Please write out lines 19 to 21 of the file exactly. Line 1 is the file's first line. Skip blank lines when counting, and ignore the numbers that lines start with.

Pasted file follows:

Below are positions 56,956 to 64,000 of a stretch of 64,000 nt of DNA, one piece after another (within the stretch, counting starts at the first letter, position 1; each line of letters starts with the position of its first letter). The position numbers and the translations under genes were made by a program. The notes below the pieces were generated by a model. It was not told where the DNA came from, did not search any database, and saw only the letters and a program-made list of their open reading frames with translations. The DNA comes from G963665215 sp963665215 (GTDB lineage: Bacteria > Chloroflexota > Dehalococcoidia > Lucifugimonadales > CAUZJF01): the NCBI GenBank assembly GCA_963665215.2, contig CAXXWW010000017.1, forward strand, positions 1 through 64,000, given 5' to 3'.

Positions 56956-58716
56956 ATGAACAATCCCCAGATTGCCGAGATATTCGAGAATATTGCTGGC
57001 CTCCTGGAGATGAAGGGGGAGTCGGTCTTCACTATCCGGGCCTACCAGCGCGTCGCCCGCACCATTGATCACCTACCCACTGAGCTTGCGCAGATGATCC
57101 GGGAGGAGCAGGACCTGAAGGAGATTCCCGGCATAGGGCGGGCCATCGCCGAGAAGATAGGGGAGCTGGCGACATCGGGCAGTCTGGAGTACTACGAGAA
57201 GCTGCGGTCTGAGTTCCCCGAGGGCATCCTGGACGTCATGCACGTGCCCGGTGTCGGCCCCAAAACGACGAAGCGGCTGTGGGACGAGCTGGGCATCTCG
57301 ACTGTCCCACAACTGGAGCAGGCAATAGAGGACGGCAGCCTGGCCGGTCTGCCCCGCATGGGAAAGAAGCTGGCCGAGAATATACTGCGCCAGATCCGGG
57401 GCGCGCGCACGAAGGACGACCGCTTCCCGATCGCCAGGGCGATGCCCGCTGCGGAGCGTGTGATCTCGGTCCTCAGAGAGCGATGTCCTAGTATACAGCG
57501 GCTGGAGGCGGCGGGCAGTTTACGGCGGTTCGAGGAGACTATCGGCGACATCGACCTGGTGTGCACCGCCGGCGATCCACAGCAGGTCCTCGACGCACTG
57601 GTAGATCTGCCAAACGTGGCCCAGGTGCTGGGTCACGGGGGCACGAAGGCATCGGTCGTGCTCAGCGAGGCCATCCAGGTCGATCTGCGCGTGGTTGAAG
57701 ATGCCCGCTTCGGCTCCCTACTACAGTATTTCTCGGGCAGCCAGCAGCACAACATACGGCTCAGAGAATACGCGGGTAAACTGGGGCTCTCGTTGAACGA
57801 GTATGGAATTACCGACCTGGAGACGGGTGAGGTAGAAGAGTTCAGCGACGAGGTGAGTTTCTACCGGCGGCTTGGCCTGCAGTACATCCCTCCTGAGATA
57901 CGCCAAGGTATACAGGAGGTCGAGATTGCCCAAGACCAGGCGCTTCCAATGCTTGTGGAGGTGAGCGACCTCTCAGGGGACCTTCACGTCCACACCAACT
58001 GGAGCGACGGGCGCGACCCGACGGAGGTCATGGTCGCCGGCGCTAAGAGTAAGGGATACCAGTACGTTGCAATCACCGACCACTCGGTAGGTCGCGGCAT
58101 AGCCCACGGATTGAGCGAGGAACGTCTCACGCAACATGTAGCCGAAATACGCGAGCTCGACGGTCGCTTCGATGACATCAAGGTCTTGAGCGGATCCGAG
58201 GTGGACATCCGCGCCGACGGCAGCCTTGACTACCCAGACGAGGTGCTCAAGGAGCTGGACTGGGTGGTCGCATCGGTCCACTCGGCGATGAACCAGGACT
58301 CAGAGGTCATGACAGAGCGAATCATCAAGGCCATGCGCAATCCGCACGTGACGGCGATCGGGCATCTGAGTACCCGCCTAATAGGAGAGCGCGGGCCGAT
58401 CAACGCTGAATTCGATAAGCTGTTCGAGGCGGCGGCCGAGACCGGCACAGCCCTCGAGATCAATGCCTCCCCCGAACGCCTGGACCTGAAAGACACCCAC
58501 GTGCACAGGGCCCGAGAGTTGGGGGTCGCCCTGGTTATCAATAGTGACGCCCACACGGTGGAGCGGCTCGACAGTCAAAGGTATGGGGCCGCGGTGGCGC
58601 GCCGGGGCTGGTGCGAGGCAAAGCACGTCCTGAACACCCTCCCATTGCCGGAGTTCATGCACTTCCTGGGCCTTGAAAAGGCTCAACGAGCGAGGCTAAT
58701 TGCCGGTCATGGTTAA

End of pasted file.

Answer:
58501 GTGCACAGGGCCCGAGAGTTGGGGGTCGCCCTGGTTATCAATAGTGACGCCCACACGGTGGAGCGGCTCGACAGTCAAAGGTATGGGGCCGCGGTGGCGC
58601 GCCGGGGCTGGTGCGAGGCAAAGCACGTCCTGAACACCCTCCCATTGCCGGAGTTCATGCACTTCCTGGGCCTTGAAAAGGCTCAACGAGCGAGGCTAAT
58701 TGCCGGTCATGGTTAA